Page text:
Bloomberg backs Brooklyn College over BDS event as another official withdraws funding threat

by Alex Kane | Mondoweiss | 7 février 2013 | The tide has suddenly turned hard against opponents of the Students for Justice in Palestine-organized event that is set for….

by Alex Kane | Mondoweiss | 7 février 2013 |

The tide has suddenly turned hard against opponents of the Students for Justice in Palestine-organized event that is set for tomorrow night at Brooklyn College. Mayor Michael Bloomberg strongly denounced attempts by legislators to threaten the college with funding cuts over the event and also came out in support of the Political Science Department’s right to sponsor the event–a position that puts him to the left of the initial position that some members of the City Council’s Progressive Caucus took. Additionally, that group of progressive politicians, organized by Rep. Jerry Nadler, backed off from their pressure on the Brooklyn College Political Science Department, while another progressive who had signed on to a separate funding threat letter authored by Councilman Lew Fidler withdrew his name.

Bloomberg made the remarks defending Brooklyn College earlier today. « If you want to go to a university where the government decides what kind of subjects are fit for discussion, I suggest you apply to a school in North Korea, » he bluntly said, according to a report by Dana Rubinstein in Capital New York.

Bloomberg, an ardent Zionist who flew into Israel as the country waged a punishing assault on the Gaza Strip, emphasized that he « violently » opposed the boycott, divestment and sanctions (BDS) movement targeting Israeli human rights violations. But he also said that he « could not agree more strongly with an academic department’s right to sponsor a forum on any topic that they choose. »

Bloomberg continued by saying:

« The last thing we need is for members of our City Council or state legislature to be micromanaging the kinds of programs that our public universities run and base funding decisions on the political views of professors. I can’t think of anything that would be more destructive to a university and its students. The freedom to discuss ideas, including ideas that people find repugnant, lies really at the heart of the university system. And take that away, and higher education in this country would certainly die. »

The New York City mayor also jabbed political opponents of the BDS movement for bringing more attention to the event that it would have gotten without the controversy. « If they just shut up, it would have gone away, » he said.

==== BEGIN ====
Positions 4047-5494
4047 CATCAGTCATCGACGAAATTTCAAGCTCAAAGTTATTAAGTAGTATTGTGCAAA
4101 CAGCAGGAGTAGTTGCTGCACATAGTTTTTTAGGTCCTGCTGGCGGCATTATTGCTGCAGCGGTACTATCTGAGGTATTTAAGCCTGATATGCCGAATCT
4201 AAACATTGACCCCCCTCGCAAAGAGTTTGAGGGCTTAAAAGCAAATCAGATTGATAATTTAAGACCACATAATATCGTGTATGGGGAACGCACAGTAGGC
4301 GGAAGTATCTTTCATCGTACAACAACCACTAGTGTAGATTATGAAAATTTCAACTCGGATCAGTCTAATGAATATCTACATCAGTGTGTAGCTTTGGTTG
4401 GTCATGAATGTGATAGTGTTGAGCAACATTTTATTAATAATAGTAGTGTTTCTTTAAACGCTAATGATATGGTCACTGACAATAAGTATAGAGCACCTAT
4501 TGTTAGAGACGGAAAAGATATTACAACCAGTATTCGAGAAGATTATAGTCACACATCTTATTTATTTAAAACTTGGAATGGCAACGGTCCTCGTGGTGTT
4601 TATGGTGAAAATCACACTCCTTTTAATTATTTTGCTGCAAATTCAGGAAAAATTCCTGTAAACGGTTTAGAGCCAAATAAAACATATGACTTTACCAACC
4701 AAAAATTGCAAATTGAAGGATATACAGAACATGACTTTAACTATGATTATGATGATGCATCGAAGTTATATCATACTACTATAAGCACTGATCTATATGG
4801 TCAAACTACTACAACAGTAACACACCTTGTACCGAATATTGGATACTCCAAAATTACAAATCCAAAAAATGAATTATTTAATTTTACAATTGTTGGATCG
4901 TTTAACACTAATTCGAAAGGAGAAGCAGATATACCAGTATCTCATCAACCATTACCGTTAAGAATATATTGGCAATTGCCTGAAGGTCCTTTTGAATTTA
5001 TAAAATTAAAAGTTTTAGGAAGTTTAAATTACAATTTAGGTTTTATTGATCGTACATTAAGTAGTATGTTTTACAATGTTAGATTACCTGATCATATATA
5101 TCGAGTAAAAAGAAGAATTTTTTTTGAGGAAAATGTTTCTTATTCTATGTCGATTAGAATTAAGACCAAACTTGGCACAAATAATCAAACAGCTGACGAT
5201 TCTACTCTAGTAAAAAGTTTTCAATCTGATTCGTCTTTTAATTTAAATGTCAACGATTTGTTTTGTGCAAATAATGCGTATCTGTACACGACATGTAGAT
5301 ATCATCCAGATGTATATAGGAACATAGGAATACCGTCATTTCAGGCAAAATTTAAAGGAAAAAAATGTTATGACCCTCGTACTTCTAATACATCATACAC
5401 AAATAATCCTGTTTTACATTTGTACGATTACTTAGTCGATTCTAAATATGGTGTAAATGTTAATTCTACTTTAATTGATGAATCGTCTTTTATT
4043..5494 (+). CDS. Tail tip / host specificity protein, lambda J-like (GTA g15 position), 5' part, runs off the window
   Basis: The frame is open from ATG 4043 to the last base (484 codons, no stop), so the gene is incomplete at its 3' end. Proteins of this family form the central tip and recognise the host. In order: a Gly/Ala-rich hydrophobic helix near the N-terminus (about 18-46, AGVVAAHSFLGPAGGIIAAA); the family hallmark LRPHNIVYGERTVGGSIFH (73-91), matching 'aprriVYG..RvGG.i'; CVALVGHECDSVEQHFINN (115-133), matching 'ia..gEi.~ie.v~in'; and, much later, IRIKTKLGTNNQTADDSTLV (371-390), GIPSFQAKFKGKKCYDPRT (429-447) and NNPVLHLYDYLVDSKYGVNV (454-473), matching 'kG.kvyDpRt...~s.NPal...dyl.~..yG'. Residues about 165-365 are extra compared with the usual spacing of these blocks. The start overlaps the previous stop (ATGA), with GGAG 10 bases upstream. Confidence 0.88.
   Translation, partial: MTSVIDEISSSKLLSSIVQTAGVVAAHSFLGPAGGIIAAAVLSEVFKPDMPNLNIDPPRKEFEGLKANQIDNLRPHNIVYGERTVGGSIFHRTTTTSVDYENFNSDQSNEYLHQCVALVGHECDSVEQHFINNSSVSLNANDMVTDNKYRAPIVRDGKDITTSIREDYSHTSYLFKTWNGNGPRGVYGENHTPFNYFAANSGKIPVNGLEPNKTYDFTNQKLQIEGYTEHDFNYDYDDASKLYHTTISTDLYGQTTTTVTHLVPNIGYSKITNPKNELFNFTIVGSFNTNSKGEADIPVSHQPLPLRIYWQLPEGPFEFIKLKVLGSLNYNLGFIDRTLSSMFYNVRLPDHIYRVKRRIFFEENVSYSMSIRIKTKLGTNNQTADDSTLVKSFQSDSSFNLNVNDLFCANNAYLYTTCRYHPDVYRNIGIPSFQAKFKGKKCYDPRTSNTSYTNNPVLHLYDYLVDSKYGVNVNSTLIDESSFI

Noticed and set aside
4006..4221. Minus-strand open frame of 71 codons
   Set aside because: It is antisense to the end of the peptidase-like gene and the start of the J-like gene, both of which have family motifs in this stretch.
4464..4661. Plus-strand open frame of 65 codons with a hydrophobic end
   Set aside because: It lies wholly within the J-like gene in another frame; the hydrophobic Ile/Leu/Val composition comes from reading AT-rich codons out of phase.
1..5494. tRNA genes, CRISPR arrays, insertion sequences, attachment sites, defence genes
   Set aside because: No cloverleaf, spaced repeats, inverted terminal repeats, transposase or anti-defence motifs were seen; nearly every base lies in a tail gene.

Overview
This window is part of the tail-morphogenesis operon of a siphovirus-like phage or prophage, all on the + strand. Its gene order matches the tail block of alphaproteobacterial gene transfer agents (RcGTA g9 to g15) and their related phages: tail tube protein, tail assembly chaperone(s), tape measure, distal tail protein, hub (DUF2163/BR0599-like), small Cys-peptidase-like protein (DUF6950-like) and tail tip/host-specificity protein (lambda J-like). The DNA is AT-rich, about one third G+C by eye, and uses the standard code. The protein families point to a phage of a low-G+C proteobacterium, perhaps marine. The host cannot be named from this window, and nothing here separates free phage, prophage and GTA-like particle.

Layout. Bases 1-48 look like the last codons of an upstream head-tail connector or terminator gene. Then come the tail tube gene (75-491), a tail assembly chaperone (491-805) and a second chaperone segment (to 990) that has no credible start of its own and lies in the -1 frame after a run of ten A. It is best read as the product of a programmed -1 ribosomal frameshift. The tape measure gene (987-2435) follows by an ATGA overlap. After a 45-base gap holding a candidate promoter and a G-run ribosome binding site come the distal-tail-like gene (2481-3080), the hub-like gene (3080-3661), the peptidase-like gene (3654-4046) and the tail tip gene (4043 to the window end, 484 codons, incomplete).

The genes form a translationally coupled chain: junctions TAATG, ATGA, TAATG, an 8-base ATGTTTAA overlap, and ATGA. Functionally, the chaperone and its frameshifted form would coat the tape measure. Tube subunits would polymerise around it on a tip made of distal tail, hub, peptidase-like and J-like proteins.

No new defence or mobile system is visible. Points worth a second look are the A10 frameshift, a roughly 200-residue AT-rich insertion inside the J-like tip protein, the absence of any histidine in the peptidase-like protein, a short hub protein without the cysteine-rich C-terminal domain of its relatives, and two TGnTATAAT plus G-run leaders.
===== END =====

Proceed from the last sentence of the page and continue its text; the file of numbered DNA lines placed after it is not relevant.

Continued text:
Even more striking is the new letter issued by the very same group of progressive politicians who initially demanded that the Political Science Department rescind its co-sponsorship of the event. The first letter from this group, which included signers who were members of the Progressive Caucus in the New York City Council, demanded that « Brooklyn College’s Political Science Department…withdraw their endorsement of this event. » (In fact, the department did not « endorse » the event–they explicitly and repeatedly said they agreed to co-sponsor, and not endorse.) But their new letter, posted by Brooklyn College Political Science Professor Corey Robin, backs off. The demand directed at the department now seems to be gone. Instead, they write:

The Political Science Department has put in writing its policy for considering co-sponsorship of student-organized events, making clear that requests from “any groups, departments or programs organizing lectures or events representing any point of view … will be given equal consideration.” However, as has been clear in this instance, the departmental practice of co-sponsorship of specifically student-organized events has caused real confusion among students regarding intent and endorsement of views (as evidenced by Student Body (CLAS) President Abraham Esses’ “Open Letter” in this regard). We, therefore, believe that the policy would be strengthened greatly by the explicit inclusion of language that you and the Department have used on this case – that sponsorship does not imply endorsement.